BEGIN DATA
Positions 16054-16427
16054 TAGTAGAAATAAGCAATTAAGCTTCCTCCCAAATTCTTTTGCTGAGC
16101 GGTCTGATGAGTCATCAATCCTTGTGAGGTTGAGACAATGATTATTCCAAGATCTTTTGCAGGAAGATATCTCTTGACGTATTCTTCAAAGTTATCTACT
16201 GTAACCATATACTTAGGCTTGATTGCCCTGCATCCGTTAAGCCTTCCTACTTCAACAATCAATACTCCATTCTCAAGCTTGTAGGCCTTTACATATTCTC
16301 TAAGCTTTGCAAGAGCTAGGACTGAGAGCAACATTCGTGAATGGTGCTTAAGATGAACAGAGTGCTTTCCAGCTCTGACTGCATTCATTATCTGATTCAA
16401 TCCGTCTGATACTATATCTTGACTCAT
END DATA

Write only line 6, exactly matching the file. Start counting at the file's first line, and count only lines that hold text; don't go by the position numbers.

16401 TCCGTCTGATACTATATCTTGACTCAT